Emirates IT exec on why data is the new oil for the airline

How does data mining play into airline marketing and operations? Runway Girl Network recently sat down with Emirates SVP IT Strategic Services Neetan Chopra, whose team is actively testing a variety of data mining solutions. In part one of our Q&A with Chopra, the Emirates executive addresses the shift towards API-based data exchanges and how his airline is able to integrate content from multiple sources, creating a coherent customer profile that goes beyond typical CRM solutions.

When you talk about reaching out to partners and building your own ecosystem, obviously APIs are involved, but that just addresses how you share data. Getting the right underlying data to bubble up to the top is essential. How do your systems understand the nuance in a flight request beyond just the default or the cheapest fare between city pairs? Can you give some examples of what you’re doing on that front?

NC: I think the crux of the matter is in the data. There are multiple parts of data. If you look in the last two-and-a-half years, one of the things we started, a project called “Helix”, is building this customer genome with the permission of our customers where they have opted in. The idea is to organically collect information. Customers leave data and information with us on our multiple channels. It’s about assimilating that in real time and growing it in real time.

The second part of the genome is customers also leave observations on social media such as tweets when they visit our site. Then the third part is where we are using the next level of artificial intelligence to some extent kind of in a probabilistic manner to think [about] what our customers needs are. They like this kind of event, they like this kind of wine. Project a bit the implied part of the data, and in real time curating this information is pretty crucial.

If you see our next generation of architectures – data being the new oil – that’s something that we are collecting all the time, and organically, real time. I think that will power some of these ecosystems. If you look at this data it won’t just come from internal sources. The ecosystem has multiple parts to it. It’s not just the ecosystem of services. I think we’ll also have, with the permission of our customers, the ecosystem of data, data exchange, coalition, cooperation around data.

Are you working with specific vendors and partners to aggregate third-party data today or is that still too far off in the future?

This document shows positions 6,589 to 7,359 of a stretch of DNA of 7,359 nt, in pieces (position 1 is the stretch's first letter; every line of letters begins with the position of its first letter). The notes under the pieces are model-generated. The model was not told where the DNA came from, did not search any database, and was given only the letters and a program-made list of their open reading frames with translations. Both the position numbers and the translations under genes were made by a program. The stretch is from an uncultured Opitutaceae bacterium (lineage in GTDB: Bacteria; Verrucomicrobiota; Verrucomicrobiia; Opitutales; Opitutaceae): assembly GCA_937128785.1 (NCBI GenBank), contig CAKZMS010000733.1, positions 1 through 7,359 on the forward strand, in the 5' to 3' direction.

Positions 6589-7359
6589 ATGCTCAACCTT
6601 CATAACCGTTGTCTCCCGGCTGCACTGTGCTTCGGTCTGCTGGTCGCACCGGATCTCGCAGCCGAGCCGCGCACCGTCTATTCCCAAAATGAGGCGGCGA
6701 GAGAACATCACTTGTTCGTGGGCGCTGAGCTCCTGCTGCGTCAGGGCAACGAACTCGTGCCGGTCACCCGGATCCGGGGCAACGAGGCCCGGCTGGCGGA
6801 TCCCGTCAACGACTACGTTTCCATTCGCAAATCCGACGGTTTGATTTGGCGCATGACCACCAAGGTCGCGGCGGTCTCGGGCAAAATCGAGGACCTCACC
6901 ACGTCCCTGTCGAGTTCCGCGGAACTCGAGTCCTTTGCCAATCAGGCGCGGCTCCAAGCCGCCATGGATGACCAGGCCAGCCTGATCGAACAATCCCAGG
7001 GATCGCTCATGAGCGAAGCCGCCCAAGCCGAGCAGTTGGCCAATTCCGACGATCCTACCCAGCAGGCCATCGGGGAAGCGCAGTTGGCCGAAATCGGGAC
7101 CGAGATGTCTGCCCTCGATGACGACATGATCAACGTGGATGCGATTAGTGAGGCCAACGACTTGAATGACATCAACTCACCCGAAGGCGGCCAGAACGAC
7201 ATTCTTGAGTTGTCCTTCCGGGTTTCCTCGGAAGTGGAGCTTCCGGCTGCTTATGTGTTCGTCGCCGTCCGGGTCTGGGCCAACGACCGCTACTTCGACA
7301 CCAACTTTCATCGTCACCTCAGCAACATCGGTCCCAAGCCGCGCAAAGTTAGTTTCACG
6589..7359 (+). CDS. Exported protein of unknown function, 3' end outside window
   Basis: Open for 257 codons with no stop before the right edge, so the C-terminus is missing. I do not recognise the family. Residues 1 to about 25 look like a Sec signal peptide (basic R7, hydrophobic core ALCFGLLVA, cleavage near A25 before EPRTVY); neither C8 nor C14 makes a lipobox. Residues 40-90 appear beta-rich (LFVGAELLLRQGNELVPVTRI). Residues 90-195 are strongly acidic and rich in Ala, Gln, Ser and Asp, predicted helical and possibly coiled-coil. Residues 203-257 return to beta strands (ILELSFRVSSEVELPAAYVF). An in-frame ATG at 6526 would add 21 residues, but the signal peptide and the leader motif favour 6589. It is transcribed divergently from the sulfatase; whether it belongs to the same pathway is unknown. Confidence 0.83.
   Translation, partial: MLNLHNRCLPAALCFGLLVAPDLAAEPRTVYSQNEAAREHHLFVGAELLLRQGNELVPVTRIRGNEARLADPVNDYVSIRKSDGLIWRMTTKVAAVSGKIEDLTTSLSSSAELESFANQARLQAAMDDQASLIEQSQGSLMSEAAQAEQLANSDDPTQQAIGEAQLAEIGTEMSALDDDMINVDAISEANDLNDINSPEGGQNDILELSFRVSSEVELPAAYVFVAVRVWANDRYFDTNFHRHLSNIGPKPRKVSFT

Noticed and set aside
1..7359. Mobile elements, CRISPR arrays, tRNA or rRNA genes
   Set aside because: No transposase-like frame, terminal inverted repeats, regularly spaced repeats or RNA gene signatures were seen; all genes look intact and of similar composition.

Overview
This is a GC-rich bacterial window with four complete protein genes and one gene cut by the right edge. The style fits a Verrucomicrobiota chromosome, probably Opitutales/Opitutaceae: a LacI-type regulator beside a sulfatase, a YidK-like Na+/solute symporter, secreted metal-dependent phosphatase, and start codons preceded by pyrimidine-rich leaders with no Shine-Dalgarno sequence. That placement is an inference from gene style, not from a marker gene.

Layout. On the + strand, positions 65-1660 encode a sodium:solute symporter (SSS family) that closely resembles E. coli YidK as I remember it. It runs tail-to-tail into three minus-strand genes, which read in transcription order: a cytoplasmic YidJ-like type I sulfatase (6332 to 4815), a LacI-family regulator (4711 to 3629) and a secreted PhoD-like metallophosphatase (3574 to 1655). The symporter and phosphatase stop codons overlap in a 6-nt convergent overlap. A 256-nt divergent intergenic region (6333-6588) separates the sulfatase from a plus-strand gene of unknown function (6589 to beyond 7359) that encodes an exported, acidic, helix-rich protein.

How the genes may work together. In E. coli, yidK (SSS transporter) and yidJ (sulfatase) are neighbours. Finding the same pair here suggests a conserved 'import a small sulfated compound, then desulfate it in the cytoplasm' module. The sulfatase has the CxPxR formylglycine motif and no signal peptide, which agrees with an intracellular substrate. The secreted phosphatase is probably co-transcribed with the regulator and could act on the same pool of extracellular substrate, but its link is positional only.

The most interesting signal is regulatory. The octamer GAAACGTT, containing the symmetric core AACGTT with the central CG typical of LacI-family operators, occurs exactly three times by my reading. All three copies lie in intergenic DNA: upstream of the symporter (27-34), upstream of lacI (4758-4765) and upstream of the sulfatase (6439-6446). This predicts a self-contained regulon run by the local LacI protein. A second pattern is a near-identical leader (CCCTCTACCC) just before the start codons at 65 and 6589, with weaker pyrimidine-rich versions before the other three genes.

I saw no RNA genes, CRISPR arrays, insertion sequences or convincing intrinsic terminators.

NC: To be very honest, [that’s] one of the initiatives that we are going through. We are building in-house capability for collecting the data. Most of the information, for example, on the observed bit where people are tweeting, I think those are easily available through APIs today. Also, it’s an open world, you know, powered by an API economy. Most of these people are already beaming it out. That’s what we are first doing; [looking at] what are the open sources of data.

What’s the next step after that?

NC: A lot of the governments are now launching open data initiatives. Dubai government has announced [for instance], so there’s a whole wealth of data available there. Our viewpoint is to first assimilate that piece of data, and then we have done some exploratory work on coalition partners around loyalty possibly to kind of get data from these partners as well.

I know things operate differently in the Middle East versus the United States versus Europe. Does having the tight relationship with the airport, for example, give you more insight, and more access to passenger data information?

NC: Let me put it this way. There is a purpose. There is a larger mission. There’s a purpose and a mission and a vision around the Dubai Inc. All of us have that purpose. It’s inbuilt, it’s ingrained into the Dubai entities. That’s one. That sets the tone of Dubai Inc. However, Emirates is an international organization. Dubai Airports has international standards as was well. We must, at all times – and we do at all times – respect all the data privacy concerns that all other international players do. That’s the other pillar of our collaboration.

I think the first bit makes it a bit easier. Having said this, [the] airport does move and it has its own set of priorities. We have our own set of priorities. Some of these mismatch [and] our scheduling activities makes it a bit more difficult. It’s a mixed bag. I haven’t really personally experienced any other aviation ecosystem because I have been in the Dubai for 20 years, so cannot really comment on comparisons across these ecosystems

Pittsburgh International Airport in Pennsylvania suggests it has to beg and plead and fight for every little bit of data they can get about anybody. Do you encounter the same?

NC: I must say, I was talking to Christina [of Pittsburgh International Airport]; people think it is much, much simpler [in Dubai] than perhaps in other places. That’s not the case. What ties us together is a mission and a purpose, but there are the normal day-to-day operation headaches that we have to deal with.

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